GPS cant be trusted

Discussion in 'Cambodia - General Discussion Forum' started by dtd, Oct 6, 2009.

  1. dtd

    dtd Ol'Timer

    I was very interested in rowan's itinerary plan. he was a young and brave bloke from australia during April 2009 back then n decided to join the ride with him. he was supposed to do solo riding.

    we got in hands:

    1 GPS with up to date map installed
    a few guide books
    a few maps
    some liters of water--remember to bring lot of water with u.
    bikes with both kick start and electrict starter from mr bike rental for 15 bucks a day.

    our routes:

    pp> national road #4 > kirirom national resort ( cardamom protected area) > kamlot

    we started at around 8 am with luggages on bike after coffee and breakfast and head straight away on the routes as planned.

    while we were inside the cardamom protected area, we rode throught all terrain from muddy, sandy and rocky. at the start, everything were all good.

    however, we got lost after when we were only 30km away from kamlot. there was a route in the GPS. However, we could not find it since no more tree to cut down and the road left un-used. The grass has growned up and we lost the track. We tried doing the Z and still we could not make it.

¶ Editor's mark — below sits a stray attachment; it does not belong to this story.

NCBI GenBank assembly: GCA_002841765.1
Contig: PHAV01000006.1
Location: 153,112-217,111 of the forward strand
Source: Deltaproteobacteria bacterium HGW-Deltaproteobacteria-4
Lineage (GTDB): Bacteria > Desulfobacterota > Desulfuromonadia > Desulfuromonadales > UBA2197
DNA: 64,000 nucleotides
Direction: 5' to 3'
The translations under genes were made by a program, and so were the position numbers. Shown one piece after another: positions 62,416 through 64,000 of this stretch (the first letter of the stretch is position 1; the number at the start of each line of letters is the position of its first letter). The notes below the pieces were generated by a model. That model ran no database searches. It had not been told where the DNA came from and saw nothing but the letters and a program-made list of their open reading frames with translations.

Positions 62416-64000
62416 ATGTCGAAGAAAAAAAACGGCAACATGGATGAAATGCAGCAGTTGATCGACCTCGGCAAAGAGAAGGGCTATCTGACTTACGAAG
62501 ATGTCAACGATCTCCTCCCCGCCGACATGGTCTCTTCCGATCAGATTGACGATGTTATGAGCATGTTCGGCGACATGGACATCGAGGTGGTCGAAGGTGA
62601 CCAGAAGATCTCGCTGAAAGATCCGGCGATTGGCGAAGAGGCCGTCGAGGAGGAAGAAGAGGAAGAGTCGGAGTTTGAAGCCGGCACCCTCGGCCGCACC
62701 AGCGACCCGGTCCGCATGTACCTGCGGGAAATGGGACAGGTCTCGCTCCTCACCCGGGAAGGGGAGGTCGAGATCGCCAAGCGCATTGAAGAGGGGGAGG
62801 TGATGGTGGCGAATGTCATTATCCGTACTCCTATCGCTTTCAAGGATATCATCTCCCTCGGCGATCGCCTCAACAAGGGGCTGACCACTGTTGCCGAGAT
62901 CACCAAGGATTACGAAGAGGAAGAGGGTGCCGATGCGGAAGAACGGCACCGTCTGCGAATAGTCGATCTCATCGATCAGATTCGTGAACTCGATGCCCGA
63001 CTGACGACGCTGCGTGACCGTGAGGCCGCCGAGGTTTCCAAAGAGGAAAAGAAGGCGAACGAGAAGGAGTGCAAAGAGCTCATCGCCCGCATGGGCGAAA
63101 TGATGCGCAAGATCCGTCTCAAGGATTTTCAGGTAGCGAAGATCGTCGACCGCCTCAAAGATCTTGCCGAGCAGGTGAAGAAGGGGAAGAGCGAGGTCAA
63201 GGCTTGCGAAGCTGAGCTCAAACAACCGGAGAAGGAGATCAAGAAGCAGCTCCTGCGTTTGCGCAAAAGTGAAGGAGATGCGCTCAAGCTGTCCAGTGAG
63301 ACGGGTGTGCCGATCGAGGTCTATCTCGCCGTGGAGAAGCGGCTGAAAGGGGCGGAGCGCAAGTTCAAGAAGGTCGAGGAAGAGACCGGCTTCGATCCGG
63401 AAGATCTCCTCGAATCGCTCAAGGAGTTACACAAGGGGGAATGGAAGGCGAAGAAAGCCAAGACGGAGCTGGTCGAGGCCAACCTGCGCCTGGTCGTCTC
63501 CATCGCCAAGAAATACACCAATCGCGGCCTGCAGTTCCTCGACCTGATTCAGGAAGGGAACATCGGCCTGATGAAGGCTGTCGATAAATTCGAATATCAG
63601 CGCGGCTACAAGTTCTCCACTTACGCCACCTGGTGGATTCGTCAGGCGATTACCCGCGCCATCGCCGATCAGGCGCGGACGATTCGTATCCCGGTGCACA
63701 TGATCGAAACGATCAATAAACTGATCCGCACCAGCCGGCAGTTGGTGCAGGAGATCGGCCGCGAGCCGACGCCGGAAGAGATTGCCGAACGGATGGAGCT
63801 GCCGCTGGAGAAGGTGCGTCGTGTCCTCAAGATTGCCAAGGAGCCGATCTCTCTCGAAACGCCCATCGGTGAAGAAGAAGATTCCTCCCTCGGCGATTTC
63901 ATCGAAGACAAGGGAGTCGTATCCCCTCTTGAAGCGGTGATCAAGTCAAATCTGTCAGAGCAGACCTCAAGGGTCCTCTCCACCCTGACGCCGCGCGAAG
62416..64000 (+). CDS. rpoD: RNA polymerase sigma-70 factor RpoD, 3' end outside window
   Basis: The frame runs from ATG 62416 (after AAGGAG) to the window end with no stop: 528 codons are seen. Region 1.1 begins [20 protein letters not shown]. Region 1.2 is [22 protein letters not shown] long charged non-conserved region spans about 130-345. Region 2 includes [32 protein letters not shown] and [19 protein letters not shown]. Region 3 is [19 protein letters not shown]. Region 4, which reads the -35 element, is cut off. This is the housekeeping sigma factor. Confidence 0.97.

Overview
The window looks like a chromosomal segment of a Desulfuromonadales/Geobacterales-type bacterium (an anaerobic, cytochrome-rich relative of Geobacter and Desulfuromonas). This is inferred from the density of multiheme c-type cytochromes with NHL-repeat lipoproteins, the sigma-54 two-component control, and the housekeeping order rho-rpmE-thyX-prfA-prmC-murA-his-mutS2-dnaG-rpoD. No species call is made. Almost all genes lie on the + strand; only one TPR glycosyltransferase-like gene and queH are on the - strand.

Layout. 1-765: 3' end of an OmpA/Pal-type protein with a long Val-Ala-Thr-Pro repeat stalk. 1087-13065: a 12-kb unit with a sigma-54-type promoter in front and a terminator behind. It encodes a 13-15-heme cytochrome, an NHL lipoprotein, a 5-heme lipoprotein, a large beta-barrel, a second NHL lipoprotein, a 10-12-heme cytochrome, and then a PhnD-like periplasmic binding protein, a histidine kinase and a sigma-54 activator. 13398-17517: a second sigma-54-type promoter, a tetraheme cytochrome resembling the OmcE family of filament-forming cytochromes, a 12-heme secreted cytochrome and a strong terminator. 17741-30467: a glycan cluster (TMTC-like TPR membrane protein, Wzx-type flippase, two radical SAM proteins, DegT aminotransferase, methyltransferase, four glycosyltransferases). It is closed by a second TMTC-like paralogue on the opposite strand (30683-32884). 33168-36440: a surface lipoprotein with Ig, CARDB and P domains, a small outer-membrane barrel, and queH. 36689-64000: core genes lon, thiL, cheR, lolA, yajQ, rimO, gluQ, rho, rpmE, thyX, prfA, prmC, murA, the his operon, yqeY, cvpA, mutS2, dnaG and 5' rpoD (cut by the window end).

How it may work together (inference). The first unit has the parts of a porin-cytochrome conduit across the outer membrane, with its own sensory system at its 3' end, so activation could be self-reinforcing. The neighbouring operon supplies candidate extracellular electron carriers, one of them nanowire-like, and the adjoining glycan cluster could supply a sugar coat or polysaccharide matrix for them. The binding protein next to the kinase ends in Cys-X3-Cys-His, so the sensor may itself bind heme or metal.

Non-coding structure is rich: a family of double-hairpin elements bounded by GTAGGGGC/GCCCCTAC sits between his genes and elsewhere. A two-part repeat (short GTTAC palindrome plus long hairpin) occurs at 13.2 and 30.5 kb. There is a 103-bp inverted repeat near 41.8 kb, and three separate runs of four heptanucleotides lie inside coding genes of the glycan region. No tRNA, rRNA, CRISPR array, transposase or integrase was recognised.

while getting lost, met few local people inside the jungle and asked us for MUCH money to guide us to the destination.

    around 4 PM, we were deciding if we kept finding way or heading back as the night falling down. if we kept moving on, we would make it or would not make it and had to stay in the jungle for the night, ran out of gas, or met wild animal. so we decided to come back way we did coz we were sure we could come back through the way we did.

    arrived nh4 at around 7pm and head to koh kong. while we were at koh kong, we wanted to ride into the cardamom mountain again by asking some local people for tips. we were recommended to hire a guy or a moto dob driver to guide us through. And we were told it was a real challenge.

    finally, i decided to come back pp while rowan head to sihanouk ville. rowan kept doing his trip and came back pp after getting lost at another part.


    -bring alot of water
    -kick start is a must-- i used it alot while we were inside the jungle without knowing why the battery did not work properly.
    -plan it well.
    -bikes must come with big gas tank--at least can hold up to 14 litres and keep refilling when u see big gas station on the main road.
    -should carry some gas--if u r not afraid of crash and exploding. i saw local people carrying gas in bottle. but rowan said it was dangerous. but i would do the same as the local. there is no gas station in the jungle right?
    -food in case u get lost n have to stay in the jungle.
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  3. shadow

    shadow Ol'Timer